Abstract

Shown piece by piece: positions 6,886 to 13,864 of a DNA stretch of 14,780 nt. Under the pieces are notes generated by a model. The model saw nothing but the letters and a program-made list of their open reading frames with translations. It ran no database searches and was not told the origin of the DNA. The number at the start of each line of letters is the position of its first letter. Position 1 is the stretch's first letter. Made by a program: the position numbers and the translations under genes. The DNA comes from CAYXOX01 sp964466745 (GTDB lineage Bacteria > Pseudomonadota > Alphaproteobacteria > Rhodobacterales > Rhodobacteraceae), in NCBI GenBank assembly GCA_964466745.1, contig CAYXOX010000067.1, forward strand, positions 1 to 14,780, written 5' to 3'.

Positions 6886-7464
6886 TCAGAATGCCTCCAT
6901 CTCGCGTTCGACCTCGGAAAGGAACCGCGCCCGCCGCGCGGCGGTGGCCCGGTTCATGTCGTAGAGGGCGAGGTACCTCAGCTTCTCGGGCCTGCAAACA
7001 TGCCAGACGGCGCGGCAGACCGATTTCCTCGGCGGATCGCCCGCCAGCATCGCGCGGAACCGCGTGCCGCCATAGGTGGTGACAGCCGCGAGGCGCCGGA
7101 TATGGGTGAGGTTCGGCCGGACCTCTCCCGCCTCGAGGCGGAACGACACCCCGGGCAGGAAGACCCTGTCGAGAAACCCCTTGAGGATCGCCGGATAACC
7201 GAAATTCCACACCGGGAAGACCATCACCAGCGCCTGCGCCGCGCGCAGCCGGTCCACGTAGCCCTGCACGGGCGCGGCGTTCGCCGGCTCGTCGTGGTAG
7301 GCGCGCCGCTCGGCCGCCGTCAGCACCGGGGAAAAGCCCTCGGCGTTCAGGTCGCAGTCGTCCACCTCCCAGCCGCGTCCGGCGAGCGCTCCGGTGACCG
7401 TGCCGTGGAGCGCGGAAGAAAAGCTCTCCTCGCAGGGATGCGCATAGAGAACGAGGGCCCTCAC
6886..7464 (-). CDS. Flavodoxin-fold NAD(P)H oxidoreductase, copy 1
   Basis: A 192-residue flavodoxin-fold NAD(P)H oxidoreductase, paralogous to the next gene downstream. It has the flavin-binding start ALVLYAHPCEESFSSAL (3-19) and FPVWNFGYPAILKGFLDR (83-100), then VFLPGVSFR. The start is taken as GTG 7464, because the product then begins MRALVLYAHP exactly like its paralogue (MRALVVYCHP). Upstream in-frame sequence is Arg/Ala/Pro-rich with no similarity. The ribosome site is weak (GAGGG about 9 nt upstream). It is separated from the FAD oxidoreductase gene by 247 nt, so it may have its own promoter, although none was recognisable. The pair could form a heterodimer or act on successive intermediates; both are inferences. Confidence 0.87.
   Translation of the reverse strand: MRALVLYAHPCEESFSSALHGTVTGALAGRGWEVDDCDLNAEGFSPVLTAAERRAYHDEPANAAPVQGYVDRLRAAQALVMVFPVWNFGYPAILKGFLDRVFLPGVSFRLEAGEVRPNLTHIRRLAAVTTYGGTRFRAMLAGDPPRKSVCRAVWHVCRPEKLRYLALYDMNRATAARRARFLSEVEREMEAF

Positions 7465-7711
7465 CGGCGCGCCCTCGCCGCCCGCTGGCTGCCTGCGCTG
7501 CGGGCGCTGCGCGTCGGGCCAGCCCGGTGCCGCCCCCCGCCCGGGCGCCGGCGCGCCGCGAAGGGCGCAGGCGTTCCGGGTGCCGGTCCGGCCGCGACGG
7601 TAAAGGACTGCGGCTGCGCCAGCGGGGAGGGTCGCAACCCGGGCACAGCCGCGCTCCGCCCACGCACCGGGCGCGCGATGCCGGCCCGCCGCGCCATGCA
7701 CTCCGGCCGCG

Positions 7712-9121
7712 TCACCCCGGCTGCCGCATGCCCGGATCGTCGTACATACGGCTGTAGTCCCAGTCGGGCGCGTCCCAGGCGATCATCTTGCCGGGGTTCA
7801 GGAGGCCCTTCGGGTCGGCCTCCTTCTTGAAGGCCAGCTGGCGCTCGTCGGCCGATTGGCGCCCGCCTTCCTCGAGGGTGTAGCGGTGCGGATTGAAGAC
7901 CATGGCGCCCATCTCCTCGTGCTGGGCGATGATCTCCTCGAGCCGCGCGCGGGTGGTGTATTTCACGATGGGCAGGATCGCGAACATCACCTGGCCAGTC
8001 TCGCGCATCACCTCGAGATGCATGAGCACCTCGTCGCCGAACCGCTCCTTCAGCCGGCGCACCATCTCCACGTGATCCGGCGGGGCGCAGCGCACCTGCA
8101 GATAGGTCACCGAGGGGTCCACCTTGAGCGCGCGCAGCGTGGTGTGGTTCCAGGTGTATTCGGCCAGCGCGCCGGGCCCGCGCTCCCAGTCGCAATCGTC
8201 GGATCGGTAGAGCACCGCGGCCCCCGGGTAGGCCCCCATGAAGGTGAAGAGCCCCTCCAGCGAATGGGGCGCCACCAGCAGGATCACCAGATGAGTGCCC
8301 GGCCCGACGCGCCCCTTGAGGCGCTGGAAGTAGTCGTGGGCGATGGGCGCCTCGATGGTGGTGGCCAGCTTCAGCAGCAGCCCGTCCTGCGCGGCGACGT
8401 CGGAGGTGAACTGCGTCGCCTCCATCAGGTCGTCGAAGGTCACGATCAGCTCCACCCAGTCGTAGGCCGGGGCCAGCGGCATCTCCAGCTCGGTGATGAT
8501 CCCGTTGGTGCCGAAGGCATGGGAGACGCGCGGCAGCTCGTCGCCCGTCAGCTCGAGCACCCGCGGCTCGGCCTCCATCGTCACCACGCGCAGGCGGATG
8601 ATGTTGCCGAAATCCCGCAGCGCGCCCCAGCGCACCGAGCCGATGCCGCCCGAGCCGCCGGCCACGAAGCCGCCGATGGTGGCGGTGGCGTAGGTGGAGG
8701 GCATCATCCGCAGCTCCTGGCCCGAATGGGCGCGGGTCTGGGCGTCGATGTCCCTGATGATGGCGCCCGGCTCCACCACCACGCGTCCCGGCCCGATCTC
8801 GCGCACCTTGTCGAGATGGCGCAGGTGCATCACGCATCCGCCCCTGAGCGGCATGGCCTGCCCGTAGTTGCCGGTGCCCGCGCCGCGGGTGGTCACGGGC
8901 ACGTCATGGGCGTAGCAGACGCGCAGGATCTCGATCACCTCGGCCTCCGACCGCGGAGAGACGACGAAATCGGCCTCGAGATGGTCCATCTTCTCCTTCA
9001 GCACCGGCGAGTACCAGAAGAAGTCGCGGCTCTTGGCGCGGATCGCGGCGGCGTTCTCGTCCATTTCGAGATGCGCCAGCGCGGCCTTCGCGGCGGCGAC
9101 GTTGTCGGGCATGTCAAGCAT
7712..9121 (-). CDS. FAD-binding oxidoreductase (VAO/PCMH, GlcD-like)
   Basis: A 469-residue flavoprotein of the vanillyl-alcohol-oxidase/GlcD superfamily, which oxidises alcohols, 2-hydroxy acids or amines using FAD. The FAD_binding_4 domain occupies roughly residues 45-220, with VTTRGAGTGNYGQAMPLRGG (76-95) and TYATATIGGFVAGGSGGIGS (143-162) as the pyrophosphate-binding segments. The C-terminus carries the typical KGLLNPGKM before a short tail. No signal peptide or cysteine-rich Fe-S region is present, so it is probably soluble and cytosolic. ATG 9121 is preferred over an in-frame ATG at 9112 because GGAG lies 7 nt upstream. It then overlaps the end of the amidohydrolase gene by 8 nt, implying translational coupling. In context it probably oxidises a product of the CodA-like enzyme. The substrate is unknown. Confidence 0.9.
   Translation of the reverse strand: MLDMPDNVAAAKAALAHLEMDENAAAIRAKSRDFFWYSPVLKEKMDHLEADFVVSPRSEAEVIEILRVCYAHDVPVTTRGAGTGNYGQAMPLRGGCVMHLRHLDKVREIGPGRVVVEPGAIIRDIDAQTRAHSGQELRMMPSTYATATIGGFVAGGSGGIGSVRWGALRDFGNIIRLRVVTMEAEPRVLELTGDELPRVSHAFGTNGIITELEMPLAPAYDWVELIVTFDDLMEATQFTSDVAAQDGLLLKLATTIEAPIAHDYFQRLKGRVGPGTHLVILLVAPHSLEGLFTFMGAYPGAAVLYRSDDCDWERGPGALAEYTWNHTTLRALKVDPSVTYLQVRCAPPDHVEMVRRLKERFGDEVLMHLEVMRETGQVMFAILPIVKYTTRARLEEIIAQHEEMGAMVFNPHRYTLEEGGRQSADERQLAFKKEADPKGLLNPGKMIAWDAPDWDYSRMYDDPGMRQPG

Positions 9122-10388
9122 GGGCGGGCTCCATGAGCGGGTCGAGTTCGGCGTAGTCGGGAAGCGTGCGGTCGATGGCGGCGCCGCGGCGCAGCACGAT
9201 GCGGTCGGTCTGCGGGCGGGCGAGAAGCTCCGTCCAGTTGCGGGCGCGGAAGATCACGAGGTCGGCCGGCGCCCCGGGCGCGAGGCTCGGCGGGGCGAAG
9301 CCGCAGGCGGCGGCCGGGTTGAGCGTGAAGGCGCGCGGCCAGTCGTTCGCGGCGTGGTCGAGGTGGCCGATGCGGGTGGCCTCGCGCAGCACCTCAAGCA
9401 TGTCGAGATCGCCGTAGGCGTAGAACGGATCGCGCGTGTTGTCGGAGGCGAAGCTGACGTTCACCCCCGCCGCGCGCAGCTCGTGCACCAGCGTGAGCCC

Five Pleistocene loess units in the Mississippi Valley that contain terrestrial gastropod fossils are differentiated by amino acid ratios (aIle/Ile values) in the total acid hydrolysate of the fossil terrestrial gastropods Hendersonia occulta, Catinella and Succinea. Late Wisconsin Peoria Loess, which has been independently dated by radiocarbon and thermoluminescence methods, is identified by alle/Ile values in fossil gastropods which progressively increase from northern Illinois to southern Louisiana. Early(?) to middle Wisconsin Roxana Silt is characterized by alle/Ile values in Hendersonia only slightly greater, and values in Catinella and Succinea distinctly greater than those of the Peoria Loess. AIIe/Ile values in Hendersonia suggest that the "Chinatown silt" (informal term) in Illinois and the Loveland Silt in Arkansas are the same age. Independent geologic evidence suggests that they predate the Sangamon (last interglacial). AIle/Ile values in Hendersonia from the "Sicily Island loess" (informal term) in Louisiana indicate that it is significantly older than the Loveland Silt and the "Chinatown silt". The oldest loess unit recognized by alle/Ile values in Hendersonia from the Mississippi Valley is the "County Line silt" (informal term) in Illinois. The study shows that amino acid ratios in fossil gastropods from loess are an extremely valuable relative-age indicator and provide a means of long-distance correlation of midcontinent loess deposits.

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